Thursday September 26th was the Planting for Beneficial Habitat Twilight meeting. Attendees learned how habitat for pollinators and other beneficial insects show good stewardship of the land. Dr. Dunn explained several methods of establishment, the benefits of hosting pollinators and other beneficial insects, and their impact as biological control.
Dr. Amara Dunn speaks with Cooperative Extension visitors.
Evergreen plantings on the NYSIPM plot, Cornell Agritech Fruit and Vegetable Research Farm
Does adding beneficial habitat reduce pest pressure on Christmas tree plots? We hope to find out.
Despite stormy skies, the Twilight Event was a success
Brian Eshenaur and Amara Dunn address attendees of the Twilight Meeting
Keuka College students in Dr. Bill Brown’s Animal Diversity class compare pairs of insect samples. Dr. Betsy Lamb invited them to hypothesize differences in collected insects at varying locations within the plots, and at different times of the year.
Thank you to all who helped make these teaching events possible!
March 28, 2019
by Joellen Lampman Comments Off on Happy National Weed Appreciation Day!
It really boils down to this: that all life is interrelated. We are all caught in an inescapable network of mutuality, tied into a single garment of destiny. Whatever affects one destiny, affects all indirectly. – Dr. Martin Luther King, Jr.
Ahhh, the weed. Despised by many, almost to the point of violence. Once, while waiting for my older child to get out of preschool, I sat in the lawn and blew dandelion heads to the delight of my infant. I’ve never forgotten the sudden manifestation of a red-faced man screaming at me about terrorizing the neighborhood. (I like to think my son was unaffected.)
The first step in IPM is determining if you have a problem. All those years ago, a large, angry man was a problem, but I contend to this day that the dandelions were not. An unknown author penned that weeds are people’s idea, not nature’s. And many through the years have found inspiration from weeds. While researching this post, I had the option of strictly sticking to quotes about weeds (don’t worry, I didn’t), but I will add a few. There are quotes about their survivability:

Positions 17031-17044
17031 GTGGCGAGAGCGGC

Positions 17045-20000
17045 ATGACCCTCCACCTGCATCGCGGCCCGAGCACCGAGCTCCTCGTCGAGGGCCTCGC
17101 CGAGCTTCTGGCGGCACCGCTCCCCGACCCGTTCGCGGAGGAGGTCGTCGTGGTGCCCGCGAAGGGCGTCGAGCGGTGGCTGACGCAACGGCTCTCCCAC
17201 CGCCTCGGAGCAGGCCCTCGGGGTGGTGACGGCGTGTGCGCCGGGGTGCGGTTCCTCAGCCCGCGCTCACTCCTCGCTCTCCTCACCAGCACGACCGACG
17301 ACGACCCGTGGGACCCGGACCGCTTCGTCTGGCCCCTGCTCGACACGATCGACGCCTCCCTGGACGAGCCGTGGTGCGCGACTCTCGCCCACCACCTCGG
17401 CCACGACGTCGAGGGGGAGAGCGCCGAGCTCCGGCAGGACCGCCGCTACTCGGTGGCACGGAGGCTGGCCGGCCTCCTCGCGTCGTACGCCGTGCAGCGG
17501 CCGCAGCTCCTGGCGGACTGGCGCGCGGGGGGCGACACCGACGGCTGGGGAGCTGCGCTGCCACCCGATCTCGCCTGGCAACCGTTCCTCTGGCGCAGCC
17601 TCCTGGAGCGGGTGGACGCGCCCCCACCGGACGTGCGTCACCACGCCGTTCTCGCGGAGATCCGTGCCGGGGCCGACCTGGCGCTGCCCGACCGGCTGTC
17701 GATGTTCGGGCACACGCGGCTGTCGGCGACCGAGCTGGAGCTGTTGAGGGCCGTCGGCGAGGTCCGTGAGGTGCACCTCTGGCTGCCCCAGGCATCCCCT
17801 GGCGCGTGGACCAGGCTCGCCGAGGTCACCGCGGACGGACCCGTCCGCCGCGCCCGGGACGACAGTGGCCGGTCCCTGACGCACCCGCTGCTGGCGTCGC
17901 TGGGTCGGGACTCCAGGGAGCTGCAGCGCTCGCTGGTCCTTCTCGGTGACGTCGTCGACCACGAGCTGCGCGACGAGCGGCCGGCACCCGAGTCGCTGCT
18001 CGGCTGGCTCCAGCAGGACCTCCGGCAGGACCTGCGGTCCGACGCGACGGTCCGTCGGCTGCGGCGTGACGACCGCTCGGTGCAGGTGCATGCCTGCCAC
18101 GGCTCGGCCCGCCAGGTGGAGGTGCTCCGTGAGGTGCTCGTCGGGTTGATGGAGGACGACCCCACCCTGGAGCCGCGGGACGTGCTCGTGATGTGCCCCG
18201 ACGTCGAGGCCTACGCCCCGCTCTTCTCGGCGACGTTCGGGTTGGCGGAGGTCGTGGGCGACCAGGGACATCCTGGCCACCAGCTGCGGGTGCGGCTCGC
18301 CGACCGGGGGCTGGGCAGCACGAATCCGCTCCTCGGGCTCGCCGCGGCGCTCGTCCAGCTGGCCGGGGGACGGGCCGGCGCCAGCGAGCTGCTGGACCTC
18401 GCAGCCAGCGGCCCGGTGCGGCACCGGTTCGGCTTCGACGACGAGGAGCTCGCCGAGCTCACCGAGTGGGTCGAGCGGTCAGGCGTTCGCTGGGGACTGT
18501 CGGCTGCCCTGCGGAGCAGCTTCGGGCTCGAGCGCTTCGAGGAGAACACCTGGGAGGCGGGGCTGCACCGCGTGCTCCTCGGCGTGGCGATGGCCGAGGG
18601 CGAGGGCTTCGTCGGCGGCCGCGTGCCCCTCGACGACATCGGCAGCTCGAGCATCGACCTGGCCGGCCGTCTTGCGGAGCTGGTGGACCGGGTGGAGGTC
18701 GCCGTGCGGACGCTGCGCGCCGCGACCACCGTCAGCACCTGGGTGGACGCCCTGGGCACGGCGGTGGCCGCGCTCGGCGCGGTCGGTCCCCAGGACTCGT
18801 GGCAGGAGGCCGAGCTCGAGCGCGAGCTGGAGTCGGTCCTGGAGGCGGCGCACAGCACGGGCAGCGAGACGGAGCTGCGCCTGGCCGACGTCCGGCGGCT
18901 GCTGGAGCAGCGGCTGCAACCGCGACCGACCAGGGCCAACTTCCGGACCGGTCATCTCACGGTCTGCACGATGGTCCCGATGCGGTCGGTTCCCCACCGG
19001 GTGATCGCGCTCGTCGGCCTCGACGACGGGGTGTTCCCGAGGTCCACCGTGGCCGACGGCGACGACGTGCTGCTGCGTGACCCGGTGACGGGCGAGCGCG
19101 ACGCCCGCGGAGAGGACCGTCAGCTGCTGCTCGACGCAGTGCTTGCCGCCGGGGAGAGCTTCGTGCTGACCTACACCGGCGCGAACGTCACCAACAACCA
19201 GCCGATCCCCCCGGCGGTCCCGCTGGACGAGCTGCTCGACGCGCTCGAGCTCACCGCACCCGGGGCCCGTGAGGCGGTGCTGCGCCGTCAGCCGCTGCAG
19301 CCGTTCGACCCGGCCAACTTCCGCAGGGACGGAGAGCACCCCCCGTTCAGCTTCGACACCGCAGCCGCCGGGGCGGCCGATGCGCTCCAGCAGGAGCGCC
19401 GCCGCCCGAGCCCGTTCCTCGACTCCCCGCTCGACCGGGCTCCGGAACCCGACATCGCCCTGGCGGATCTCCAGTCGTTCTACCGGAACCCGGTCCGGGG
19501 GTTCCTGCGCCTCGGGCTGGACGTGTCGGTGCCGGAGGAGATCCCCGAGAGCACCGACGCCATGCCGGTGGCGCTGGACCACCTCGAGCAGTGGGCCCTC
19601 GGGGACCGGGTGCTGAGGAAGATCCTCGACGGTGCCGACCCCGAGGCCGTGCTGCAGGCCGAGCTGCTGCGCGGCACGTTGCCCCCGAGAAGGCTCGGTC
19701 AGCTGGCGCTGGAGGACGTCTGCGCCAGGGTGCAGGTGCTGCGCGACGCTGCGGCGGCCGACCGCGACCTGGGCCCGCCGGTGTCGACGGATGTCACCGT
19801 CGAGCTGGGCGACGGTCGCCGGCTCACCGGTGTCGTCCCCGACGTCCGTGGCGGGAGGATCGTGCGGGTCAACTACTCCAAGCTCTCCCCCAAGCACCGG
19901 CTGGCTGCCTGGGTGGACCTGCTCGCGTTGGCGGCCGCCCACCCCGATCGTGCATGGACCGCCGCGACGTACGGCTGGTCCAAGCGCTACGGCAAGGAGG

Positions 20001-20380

You can’t help but admire a plant that has adapted to lawn mowers.
A weed is a plant that has mastered every survival skill except for learning how to grow in rows. – Doug Larson
A fresh and vigorous weed, always renewed and renewing, it will cut its wondrous way through rubbish and rubble. – William Jay Smith
Quotes about weeding:
Plant and your spouse plants with you; weed and you weed alone. – Jean-Jacques Rousseau
And many waxed poetic about their hidden value:
What is a weed? A plant whose virtues have never been discovered. – Ralph Waldo Emerson
When life is not coming up roses, Look to the weeds and find the beauty hidden within them. – F. Young
But beyond their value as a philosophical aid, can weeds be beneficial?
In fact, what weeds you find can tell you something about the soil. Is it wet or dry? Lean or fertile? Compacted? Acidic, alkaline, or neutral? Check out the short overview from the University of Vermont, What Weeds Can Tell You. Then act accordingly.
Often, weeds we find troublesome are plants we once valued. Dandelions, garlic mustard, plantain, and burdock are examples of plants brought over and cultivated by settlers to North America for food and medicine. And there are efforts to regain that value. One doesn’t need to spend too much time on the internet to find many resources on edible weeds. Take a look at this short video, Edible Weeds | From the Ground Up, developed by the University of Wyoming Extension (which includes some precautions you should take if you want to try eating your problems away). The Northeast Sustainable Agriculture Research and Education recently funded a project looking at bringing edible weeds from the farm to the market.
These trichogramma wasp parasitized European corn borer eggs aren’t going to hatch.
There is research looking at the ecosystem services provided by weeds in agricultural settings. In their project, Integrating Insect, Resistance, and Floral Resource Management in Weed Control Decision-Making, Cornell researchers make the argument that while weeds can compete with crops, they can also benefit the entire system. They use milkweed along a field of corn as a case study. There are aphids that feed on the milkweed and produce honeydew, which benefits beneficial insects such as wasps that lay their eggs in the eggs of insect pests such as European corn borer. And that’s before they discuss the benefit to monarch butterflies.